The best way to know the self is feeling oneself at the moments of reckoning. The feeling of being alone, just with your senses, may lead you to think more consciously. More and more of such moments may sensitize ‘you towards you’, towards others. We become regular with introspection and retrospection. We get ‘the’ gradual connect to the higher self we may name Spirituality or God or just a Humane Conscious. We tend to get a rhythm again in life. We need to learn the art of being lonely in crowd while being part of the crowd. A multitude of loneliness in mosaic of relations! One needs to feel it severally, with conscience, before making it a way of life. One needs to live several such lonely moments. One needs to live severallyalone.

Sunday, 10 April 2016



Are we religious or are we ‘religious zealots’, the fanatics, who don’t care even for other lives?

Was it a man-made accident or a massacre? When a ‘man-made common sense’ said bursting firecrackers was dangerous when there were thousands of people around, what made those so-called custodians of Hinduism go ahead with the recipe of disaster? 

Are temples failing to fulfill the very purpose they are built for – bringing your soul nearer to God?

The supposed journey of faith in life – from the ritualistic worship practices to the higher spiritual connects – are temples snapping the cord here by putting more emphasis on pomp and show, on materialism?

Shouldn’t temples be the places inspiring you to see that next step in your life when you don’t need a temple to be with God?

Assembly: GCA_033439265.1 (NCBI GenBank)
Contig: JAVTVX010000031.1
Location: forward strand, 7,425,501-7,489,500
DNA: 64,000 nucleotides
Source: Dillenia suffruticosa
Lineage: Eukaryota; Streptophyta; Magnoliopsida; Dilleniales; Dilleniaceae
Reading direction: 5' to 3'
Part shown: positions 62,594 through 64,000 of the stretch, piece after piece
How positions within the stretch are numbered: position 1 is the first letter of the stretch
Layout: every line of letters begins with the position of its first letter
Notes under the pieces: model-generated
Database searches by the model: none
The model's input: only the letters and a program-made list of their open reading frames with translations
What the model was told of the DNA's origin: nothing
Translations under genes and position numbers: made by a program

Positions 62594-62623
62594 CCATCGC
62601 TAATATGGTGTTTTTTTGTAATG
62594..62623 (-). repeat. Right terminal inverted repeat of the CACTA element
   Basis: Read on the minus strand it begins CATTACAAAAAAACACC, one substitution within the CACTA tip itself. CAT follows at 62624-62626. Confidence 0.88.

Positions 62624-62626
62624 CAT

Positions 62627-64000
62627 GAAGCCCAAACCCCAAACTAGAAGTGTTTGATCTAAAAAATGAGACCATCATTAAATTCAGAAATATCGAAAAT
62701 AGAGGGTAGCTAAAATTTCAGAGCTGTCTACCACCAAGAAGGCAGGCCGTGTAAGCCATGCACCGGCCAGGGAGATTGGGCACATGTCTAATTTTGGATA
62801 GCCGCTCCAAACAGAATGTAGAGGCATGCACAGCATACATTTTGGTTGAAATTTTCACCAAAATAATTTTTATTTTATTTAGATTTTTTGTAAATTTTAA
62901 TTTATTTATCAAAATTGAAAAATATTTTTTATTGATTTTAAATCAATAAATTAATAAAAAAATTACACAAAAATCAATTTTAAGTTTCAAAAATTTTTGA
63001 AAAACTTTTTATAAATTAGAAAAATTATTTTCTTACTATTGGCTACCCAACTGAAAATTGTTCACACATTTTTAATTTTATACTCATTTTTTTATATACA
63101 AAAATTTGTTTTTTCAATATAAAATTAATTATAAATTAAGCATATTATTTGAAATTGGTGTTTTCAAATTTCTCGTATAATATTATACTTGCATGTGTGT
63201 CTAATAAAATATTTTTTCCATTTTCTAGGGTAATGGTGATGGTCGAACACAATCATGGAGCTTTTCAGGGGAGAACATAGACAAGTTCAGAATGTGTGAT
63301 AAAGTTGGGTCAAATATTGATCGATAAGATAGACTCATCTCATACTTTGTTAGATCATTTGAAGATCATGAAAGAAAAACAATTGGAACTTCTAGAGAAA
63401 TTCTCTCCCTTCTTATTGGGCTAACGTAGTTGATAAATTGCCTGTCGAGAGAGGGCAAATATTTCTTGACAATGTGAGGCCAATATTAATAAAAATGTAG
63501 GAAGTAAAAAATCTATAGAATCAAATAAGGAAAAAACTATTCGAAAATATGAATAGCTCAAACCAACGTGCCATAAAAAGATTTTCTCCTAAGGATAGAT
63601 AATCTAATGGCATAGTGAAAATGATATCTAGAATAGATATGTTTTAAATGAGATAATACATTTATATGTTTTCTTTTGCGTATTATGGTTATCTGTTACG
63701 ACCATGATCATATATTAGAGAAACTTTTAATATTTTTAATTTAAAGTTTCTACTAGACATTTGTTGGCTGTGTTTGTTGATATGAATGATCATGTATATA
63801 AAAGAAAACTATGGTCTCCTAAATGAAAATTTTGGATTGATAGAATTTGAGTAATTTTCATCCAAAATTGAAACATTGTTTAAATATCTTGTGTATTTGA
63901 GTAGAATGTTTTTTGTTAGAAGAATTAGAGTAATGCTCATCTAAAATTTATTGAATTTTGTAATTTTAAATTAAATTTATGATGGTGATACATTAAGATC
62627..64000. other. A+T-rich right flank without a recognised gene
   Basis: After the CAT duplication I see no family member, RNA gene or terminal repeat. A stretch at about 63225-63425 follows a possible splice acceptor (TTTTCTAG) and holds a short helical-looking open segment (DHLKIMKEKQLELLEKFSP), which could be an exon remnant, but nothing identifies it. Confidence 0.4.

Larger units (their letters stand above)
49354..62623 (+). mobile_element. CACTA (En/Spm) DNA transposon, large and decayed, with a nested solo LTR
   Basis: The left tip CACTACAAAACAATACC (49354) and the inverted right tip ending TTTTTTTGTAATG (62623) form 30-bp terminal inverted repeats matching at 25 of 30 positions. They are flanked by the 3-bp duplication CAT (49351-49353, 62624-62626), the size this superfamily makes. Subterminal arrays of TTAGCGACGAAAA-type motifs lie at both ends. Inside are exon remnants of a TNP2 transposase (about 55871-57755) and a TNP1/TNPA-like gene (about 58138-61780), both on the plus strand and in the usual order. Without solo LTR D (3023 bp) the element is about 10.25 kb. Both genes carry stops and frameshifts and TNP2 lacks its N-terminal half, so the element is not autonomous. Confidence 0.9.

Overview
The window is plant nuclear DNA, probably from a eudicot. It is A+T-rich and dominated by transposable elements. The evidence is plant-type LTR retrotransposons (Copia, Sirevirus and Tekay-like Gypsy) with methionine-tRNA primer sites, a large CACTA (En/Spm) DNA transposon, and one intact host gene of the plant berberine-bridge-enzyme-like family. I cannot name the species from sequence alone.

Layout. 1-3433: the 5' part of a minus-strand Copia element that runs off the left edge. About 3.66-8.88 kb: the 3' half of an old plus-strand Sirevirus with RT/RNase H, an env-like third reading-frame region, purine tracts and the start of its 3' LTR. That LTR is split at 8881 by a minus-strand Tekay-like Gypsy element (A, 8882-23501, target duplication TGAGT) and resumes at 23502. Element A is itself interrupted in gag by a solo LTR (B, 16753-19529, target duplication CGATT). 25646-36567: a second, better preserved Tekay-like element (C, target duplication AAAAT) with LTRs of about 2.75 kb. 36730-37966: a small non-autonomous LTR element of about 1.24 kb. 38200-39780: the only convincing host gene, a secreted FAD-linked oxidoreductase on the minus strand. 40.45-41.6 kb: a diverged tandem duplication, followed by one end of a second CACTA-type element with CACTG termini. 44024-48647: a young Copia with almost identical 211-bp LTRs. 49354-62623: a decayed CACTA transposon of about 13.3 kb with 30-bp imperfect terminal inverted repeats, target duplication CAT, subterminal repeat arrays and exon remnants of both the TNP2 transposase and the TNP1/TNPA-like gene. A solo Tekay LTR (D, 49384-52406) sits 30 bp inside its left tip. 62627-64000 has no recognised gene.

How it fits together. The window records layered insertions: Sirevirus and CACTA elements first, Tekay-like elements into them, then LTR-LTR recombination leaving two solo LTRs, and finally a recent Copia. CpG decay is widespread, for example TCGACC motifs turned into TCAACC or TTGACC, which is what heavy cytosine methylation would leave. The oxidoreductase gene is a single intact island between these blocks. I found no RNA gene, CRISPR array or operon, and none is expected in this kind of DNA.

Over 30 crore deities are a way of life in Hinduism – giving easy access to faith – and the chance to transcend to that higher spiritual realm - but what about manipulations of faith like this – something that happened at Kollam’s Puttingal temple in Kerala?

If grand buildings and premises wouldn’t be there, would it deter devotees from visiting a temple? Suppose, if we had the ‘Dwarkamai’ as Sai Baba had left – preserved in its pristine form – would it make any difference? After all, that doesn’t prevent you from developing the dependent infrastructure with changing times.

High and mighty temples, aren’t they fundamentally flawed then – with practices like VIP queues, gender discrimination and multi-crore buildings – where you can find all but spirituality that a drenched soul desperately seeks?

This tendency to shower your power in any possible way – from gunshots in wedding processions – to sacrificing animals in temples – to displaying fireworks in weddings and in temples – isn’t it a social malaise?

And how deeply ingrained is this? Kerala chief minister Oomen Chandy said the government could not ban the practice of firecrackers exhibition in temples. Even after this massive tragedy, no strict action like putting a blanket ban on firecrackers/fireworks is expected from the all powerful Travancore Devaswom Board that manages over 1200 temples of kerala. 

But the biggest, the most important question is, can state allows people like the temple priests or the people accountable for managing larger gathering that we see at religious events, to continue with their charade, with their whims and fancies of their perceived versions of ‘social might’? 

PS: An annual ritual of firecrackers exhibition associated with the Puttingal Temple in Kerala’s Kollam district went horribly wrong after the huge stock of firecrackers stored in near vicinity of the temple and a densely populated area caught fire. The accident took 105 lives and the toll is expected to rise as many wounded are critically injured. Though the district administration didn’t allow the display of firecrackers, it is clear the government machinery didn’t take the matter seriously, something that allowed such a huge stockpile of dangerously inflammable material at a place where thousands were expected to gather. The government’s reluctance, at a time when Kerala is scheduled to elects its next government on May 16, would certainly have emboldened the Kollam temple administration to go ahead with its plan on firecrackers display. 

©/IPR: Santosh Chaubey -